Article by Gale Schmidt • Photos by Carol Shearon
Four goals were recorded in the minutes of Eastman’s founders’ annual meeting in 1970, three of which pertain to the social and environmental aspects of a sustainable community:
1. T o create a living environment with a variety of activities with continuing appeal to people of a broad socio-economic
2. T o develop the land so that the impact upon the natural environment is minimized and the beauty of the surrounding
landscape is conserved and enhanced.
3. T o maintain an enviable quality of environment.
Subsequently, the authors of Eastman, The First 25 Years, 1971-1996 clearly interpreted what its founders saw as Eastman’s roots, as evidenced in the following quotes:
• All activity centered on devising ways that would best preserve the beauty of the area. (p. 9)
• Eastman, from its inception, offered a myriad of options for those interested in just about any outdoor activity: Hikes, nature walks and backpacking trips, canoeing, fishing, just being with nature. Overnight camping on the “big island” became a favorite summertime event. (p. 23)
• Eastman offers the possibility of experiencing a broader array of fauna, such as flying squirrels, bobcats, beaver, fishers, ermine, wild turkey, moose and possibly mountain lions. (p. 42)
• The profile of a typical property owner is of a person who enjoys outdoor activity, who respects the beauty of the natural surroundings, who understands the importance of being a responsible steward of the environment, and who appreciates the reward of taking time to pause and smell the pines. (p. 46)
In keeping with this spirit of its founding, Eastman offers an annual five-day kayak/canoe trip to all willing residents. The trip is scheduled for mid-July. The pristine scenic beauty of the destinations has been awe-inspiring: the Penobscot River (Maine), the Rangely Lakes (New Hampshire/Maine) and, most recently, the Saranac Lakes (in New York’s Adirondack Mountains). The accompanying photographs are from this latest trip.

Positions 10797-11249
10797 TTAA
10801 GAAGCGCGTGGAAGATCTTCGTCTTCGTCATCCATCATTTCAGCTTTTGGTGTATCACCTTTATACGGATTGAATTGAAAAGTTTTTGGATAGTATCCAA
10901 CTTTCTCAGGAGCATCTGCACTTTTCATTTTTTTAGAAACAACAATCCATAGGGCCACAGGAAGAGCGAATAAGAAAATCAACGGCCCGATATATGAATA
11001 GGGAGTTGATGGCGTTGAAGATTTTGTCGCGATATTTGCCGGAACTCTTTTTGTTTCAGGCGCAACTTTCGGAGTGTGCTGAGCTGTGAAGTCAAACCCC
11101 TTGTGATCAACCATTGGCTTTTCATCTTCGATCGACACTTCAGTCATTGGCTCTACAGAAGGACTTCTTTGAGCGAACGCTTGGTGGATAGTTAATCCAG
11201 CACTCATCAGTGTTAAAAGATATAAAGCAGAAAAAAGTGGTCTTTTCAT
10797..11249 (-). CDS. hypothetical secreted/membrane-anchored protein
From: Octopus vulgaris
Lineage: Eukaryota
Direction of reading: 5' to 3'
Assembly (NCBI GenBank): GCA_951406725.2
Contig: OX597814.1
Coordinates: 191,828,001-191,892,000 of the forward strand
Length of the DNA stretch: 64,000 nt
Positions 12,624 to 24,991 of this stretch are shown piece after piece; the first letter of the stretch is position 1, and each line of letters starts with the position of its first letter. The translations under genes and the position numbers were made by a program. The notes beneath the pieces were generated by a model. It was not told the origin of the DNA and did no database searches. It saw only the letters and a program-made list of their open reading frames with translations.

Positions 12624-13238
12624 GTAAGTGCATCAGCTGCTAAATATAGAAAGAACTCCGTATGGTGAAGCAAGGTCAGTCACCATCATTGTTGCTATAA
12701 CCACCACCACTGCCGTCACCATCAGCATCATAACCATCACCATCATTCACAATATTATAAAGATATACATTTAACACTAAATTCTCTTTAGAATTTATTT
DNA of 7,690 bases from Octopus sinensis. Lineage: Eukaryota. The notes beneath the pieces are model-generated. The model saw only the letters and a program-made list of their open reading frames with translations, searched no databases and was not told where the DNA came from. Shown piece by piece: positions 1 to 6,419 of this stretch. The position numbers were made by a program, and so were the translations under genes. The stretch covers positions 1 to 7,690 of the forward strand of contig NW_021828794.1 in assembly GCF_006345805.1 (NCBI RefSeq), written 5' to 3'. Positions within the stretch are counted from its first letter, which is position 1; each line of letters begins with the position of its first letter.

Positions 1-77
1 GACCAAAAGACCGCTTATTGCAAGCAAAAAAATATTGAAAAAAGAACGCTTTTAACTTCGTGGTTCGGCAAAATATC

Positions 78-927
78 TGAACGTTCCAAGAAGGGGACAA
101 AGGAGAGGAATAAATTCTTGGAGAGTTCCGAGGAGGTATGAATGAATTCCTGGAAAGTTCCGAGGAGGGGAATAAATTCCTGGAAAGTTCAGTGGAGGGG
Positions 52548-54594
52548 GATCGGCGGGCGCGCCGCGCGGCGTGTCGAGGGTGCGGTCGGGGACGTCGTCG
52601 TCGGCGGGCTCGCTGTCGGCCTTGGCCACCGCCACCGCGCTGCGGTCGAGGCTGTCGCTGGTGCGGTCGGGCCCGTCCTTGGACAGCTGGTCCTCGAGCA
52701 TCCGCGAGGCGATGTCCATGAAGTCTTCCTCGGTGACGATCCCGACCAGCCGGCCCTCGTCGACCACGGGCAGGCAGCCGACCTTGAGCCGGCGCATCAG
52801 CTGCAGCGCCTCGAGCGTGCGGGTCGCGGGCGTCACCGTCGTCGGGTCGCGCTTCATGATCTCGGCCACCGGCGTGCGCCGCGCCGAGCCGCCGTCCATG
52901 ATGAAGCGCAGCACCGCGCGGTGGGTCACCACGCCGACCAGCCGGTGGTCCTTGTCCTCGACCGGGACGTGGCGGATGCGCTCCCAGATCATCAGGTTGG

The Recreation-led trips have been likened to “Outward Bound for baby boomers,” and they can be credited with changing city slickers into real outdoorsmen and women. They provide opportunities to see, touch, hear, smell and appreciate what is happening in the natural world and they foster cooperation. They have given many Eastmanites enough knowledge and
experience that they now take such trips on their own.
Working together, participants have learned what it is really like to pack appropriate gear and clothing and fit all of it, along with some “community” gear (stove, pots and pans, etc.) into kayaks. They have pitched tents, made and sustained a campfire, felt really tired, marveled as they have watched a sunset from beginning to end, experienced the full force and duration of a thunderstorm directly overhead, enjoyed solitude, portaged boats and gear, and made a dinner of calzones with flour and water and yeast, cooked on camp stoves. They have been mesmerized by glowing embers, watched darkness settle in, seen nature at its best and less than best, savored awe-inspiring vistas and, above all, have breathed deeply and “smelled” the outdoors.
Participants return refreshed, invigorated, grateful to live in Eastman and fully cognizant of Eastman’s core values, its “roots.”